"Yes, contact, convey, and connect. The framework works very well for readers of Kairos, and the 3Cs forefronts the importance of principles of intercultural communication. Kairos is saying the right thing (contact), in the right way (convey), at the right time (connect)."
Yes, contact, convey, and connect. The framework works very well for readers of Kairos, and the 3Cs forefronts the importance of principles of intercultural communication. I think we arrived at the 3Cs by trying to decipher where miscommunication happens. It happens when people don't make good contact, when they don't convey information well, and when they fail to connect well to an audience.
You know, we often tell our students that kairos is saying the right thing in the right amount at the right time. It's timeliness. It's more than appeal; it's a situation. How do you know what the right thing to relate is unless you first make contact? This reminds me of the film Arrival. The first step in interpreting the language of an alien visitor is in making contact, demonstrating that attempts to communicate are not aggressive or threatening but are presented to create understanding. The main character in the film realizes that and, ultimately, develops a communication system. Translation and technical communication are two sides of the same coin. As Kirk says, contacting isn't random. We can no longer cast a wide net when trying to reach an audience in an effective way because every audience has specific and complex needs. It involves understanding an audience's perspectives and viewpoints without making judgements, figuring out what attributes or characteristics the decision-makers within the intended audience may have, and learning what they know and don't know. What rhetorical moves are there are as option, and which of those moves are likely to have the most effective impact. To know what the right thing is in order to achieve kairos first includes making contact.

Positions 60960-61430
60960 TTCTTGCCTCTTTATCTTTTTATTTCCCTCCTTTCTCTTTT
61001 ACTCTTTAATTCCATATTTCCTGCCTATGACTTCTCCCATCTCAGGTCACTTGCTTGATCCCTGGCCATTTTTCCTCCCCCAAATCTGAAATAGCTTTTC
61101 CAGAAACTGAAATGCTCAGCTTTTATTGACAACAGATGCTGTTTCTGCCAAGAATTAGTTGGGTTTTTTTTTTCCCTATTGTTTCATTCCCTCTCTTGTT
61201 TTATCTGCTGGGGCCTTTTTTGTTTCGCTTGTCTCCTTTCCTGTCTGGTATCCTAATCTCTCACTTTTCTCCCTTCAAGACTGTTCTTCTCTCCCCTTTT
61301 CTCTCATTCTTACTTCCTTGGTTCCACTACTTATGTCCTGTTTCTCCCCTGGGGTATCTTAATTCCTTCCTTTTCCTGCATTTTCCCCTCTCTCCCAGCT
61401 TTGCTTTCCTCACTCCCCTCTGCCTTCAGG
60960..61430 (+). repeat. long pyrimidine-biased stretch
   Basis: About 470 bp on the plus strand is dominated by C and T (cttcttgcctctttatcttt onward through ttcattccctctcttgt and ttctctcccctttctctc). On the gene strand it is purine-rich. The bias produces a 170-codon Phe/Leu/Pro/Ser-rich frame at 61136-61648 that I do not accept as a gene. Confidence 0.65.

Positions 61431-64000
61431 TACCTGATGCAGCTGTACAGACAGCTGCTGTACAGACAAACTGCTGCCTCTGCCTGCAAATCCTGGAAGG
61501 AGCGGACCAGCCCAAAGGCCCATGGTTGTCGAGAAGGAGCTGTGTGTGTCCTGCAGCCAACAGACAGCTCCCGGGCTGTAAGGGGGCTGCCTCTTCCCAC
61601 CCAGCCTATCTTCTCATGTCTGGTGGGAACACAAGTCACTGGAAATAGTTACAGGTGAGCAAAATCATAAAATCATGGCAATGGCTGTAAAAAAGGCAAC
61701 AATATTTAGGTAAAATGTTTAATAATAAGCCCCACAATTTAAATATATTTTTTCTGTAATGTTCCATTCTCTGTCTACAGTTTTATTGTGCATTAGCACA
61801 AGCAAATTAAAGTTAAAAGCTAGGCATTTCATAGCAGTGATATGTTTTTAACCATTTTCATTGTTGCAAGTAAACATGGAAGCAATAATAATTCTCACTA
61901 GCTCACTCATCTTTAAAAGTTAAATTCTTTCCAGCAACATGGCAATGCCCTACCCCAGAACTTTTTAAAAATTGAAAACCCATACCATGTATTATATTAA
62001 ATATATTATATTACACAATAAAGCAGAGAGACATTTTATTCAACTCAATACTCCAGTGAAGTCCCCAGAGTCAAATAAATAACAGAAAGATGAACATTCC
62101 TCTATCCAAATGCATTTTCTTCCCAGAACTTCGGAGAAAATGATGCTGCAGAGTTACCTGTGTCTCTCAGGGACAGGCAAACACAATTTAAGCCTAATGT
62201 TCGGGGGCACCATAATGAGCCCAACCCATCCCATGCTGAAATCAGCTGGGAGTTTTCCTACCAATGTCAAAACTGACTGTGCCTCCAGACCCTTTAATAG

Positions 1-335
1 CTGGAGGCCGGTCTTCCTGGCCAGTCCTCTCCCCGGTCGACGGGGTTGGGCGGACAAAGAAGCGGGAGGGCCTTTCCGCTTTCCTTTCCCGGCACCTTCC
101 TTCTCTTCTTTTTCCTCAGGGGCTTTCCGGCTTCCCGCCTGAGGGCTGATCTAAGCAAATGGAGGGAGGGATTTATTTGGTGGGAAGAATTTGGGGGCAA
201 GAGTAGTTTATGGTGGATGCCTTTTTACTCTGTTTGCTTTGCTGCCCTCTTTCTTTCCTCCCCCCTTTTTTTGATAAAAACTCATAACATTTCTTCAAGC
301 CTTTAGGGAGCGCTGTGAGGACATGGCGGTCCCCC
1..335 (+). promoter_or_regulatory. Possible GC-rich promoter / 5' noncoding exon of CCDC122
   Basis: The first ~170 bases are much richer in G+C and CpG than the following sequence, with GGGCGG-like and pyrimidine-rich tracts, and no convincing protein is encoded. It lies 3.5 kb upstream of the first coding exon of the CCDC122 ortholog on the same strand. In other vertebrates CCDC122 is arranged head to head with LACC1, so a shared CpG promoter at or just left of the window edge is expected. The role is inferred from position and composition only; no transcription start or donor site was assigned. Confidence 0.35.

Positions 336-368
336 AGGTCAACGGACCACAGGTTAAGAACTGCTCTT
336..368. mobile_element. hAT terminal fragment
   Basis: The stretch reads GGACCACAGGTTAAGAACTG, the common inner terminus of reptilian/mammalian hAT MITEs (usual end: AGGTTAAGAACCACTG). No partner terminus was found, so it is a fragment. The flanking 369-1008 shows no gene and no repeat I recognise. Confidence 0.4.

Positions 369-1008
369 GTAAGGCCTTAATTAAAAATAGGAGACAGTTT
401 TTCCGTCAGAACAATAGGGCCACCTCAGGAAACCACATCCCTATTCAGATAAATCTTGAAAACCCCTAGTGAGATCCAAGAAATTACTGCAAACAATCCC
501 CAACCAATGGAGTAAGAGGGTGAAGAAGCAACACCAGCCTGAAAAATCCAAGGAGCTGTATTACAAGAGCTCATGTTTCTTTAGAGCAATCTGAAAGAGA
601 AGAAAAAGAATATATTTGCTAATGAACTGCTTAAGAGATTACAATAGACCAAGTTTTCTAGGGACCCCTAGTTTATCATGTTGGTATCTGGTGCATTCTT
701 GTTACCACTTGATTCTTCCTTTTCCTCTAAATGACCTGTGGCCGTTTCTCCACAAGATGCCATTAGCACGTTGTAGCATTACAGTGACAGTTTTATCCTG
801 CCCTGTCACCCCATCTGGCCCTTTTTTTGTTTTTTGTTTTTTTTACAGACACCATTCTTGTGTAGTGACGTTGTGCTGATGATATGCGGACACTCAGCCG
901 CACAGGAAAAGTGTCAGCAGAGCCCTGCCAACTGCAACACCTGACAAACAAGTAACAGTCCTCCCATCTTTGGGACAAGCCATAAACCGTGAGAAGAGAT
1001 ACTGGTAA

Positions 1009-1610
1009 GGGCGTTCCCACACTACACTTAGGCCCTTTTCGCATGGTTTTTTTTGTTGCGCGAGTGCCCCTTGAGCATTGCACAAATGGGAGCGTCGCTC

"I like to say that composition is becoming more "tech commie," which is to say that more and more attention is being paid to genre."
Once one has a good idea about what the right thing to say might be, what we call "contact," the right amount or modality must be examined. Close consideration of how to share that information, or what we call "convey," is needed. I like to say that composition is becoming more "tech commie," which is to say that more and more attention is being paid to genre (consider the dichotomy Richard Lanham (2005) calls "fluff vs. stuff"); attention to the medium as opposed to just the message. The medium and the message is the message. How something is conveyed is perhaps as important as what is conveyed in an economy of attention. Of course, contact and convey overlap in principle, because to know what should be conveyed includes an audience analysis that also informs how best the receiver might effectively benefit from what is being conveyed. Just as both the medium and the message is the message, the "what" and the "how" must be closely considered as an integrated scheme. Saying the right thing in the right amount or way is not as one-dimensional as it used to be.
Finally, connect, the third component in the framework, is akin to "at the right time." Kairos is saying the right thing (contact), in the right way (convey), at the right time (connect). I often relate this point drawing upon something I wrote for Kairos years ago when I started teaching classical rhetoric. For Aristotle, inventio wasn't coming up with something new, inventing a new process or product. It was more like selection or knowing how to choose the most appropriate approach or piece of information for a rhetorical situation. When I search Google for something, which I often do now by clicking images, I'm not inventing anything other than using Google to prioritize for myself what's out there. And what I search for is what I'm interested in at the time, but that can change, and often does, as I change search terms. Knowing what I have to choose from, given many different situations, given different friction points or problems leading to stasis or common ground with any given audience, is what makes a good rhetorician. It's what connects or resonates most, and knowing how to present that content in just the right way at the right time—that I liken to timeliness. Of course, this includes connecting to a cultural appeal or set of core values given a specific culture or organization.
Composing with online media involves an investigative process of audience that involves these three steps of contacting, conveying, and connecting. I've always been impressed by the journal's exploration of what native hypertext can do. What can be done through a modality when the conception of what can be done starts in hypertext rather than in print? Like Lev Manovich (2001) said, new media genres include variation; as George Landow (2007) said, hypertext reading experience is multisequential rather than nonlinear. There is a line. There are many lines. We have to teach students how to predict effective lines of communication for varied readerships. Find a way to make contact. Think carefully about what and how that something should be conveyed. Do so in an active manner that promotes change through connecting effectively with varied audiences, even if that change is meant to be "information-only."
Yes, contact, convey, connect is a useful framework. #interculturally-applied-kairos
—webtext & interview by Gustav Verhulsdonck 2017